The indie community is not without its drama, and last fall, some of it involved two authors who apparently were both writing books with a similar main idea. I don’t know details, I don’t know people involved; I only heard buzzings here and there. For some reason, the topic in question stuck in my head.
So when I saw the titles of Cambria Hebert’s series, it rang a bell. I might’ve just slid past it, but the blurb of the first book (#Nerd) struck a chord, and I downloaded it.
I’ve said before that I find some New Adult books somewhat formulaic. It doesn’t bother me, necessarily, as long as the characters are strong and the storyline doesn’t take itself too seriously. A few extra twists never hurt anyone, either.
#Nerd definitely has the formula element. The nerd is the girl, Rimmel (and it’s never addressed where her name came from. . .which I found interesting and a little maddening. If I knew a girl named Rimmel, the first thing I’d ask is where she got her name). She’s not only a nerd, she’s actually a very shy, withdrawn, almost-hermit girl, who dresses in clothes five sizes too big, wears her hair around her face and keeps everyone at arm’s length. As a matter of fact, in my school days, she wouldn’t have been termed a nerd, necessarily, as much as just ignored. In Buffy-lore, Rimmel would’ve gone invisible long before our story begins. But I digress.
She’s at a college in Maryland on scholarship, and of course part of that scholarship is the requirement to tutor her less-academically-minded students. And to whom is she assigned as a tutor? You guessed it. Hot, rich, popular football player, with heavy emphasis on PLAYER. Dude gets around. During their first study session in the library, he slinks off with a random chick and our poor little nerd spies him getting some action in the stacks.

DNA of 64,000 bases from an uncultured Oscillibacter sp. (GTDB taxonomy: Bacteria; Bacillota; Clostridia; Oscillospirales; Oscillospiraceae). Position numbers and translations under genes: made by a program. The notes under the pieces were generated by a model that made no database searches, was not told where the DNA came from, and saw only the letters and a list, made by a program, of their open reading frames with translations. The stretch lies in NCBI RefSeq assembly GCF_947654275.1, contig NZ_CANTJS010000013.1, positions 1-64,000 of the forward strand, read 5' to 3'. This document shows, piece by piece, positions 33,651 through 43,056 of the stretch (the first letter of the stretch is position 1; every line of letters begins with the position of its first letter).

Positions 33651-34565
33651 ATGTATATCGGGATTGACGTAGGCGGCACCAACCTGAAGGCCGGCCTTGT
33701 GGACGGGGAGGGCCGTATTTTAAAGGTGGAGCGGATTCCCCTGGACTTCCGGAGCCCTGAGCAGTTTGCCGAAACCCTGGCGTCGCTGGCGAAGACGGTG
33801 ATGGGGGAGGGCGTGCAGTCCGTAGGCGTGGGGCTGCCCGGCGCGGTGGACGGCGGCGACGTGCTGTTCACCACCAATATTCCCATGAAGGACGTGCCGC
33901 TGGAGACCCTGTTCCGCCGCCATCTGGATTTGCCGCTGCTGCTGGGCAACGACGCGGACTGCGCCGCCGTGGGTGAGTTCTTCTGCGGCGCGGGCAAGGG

(Side note to girls in college: if popular literature is accurate, get yourself on staff as a tutor to meet the man of your dreams. Apparently it never fails. You’re welcome.)
But our player, Roman, aka Romeo (and it’s a testament to how much I really liked his character, because I had a hard time taking him seriously with that nickname) turns out to have a heart of gold. He sees the sweet vulnerability in Rimmel, and something in him harkens to something in her. Deep cries unto deep, one might say.
Unfortunately, before this can really develop, there’s a complication in the form of a fraternity rushing initiation. Although this is not a belabored point, thankfully, it does play into both the rest of this book and the second one. There’s the twist, see?
I gobbled up all three books in about three days, so you can tell I enjoyed them. The characters were compelling, well-written and likable. The plot wasn’t shocking or earth-shattering, but it was viable and interesting. The use of the fictional college’s BuzzFeed, a texting gossip network work that uses way too many hashtags, was cute and added to the background.
If I had any reservations about these books, it would be the speed with which Rimmel transforms from hermit-girl to girlfriend of popular dude. We find out why she’s hiding under all those clothes fairly quickly after she and Romeo begin dating, and while I am all for the theory of love-cures-all, I needed her to be a little more real in her reservations. Then again, maybe in real life, any girl who was full-court-press pursued by our man Romeo would cave fast, too.
A fourth book is coming out in May, about one of the side characters. I really enjoyed the supporting cast in these books, including Romeo’s parents. I like this new trend in NA of letting the parents play a bigger role. It feels more realistic to me.
So if you enjoy New Adult romance with a little humor, some heaty heat (oh, yeah!) and some intense love. . .if you liked Beautiful Disaster, for instance. . .check out Cambria Hebert’s Hashtag series.
I’m off to skulk for something else to read. Oh, yeah. . .and write the book that’s under deadline right now.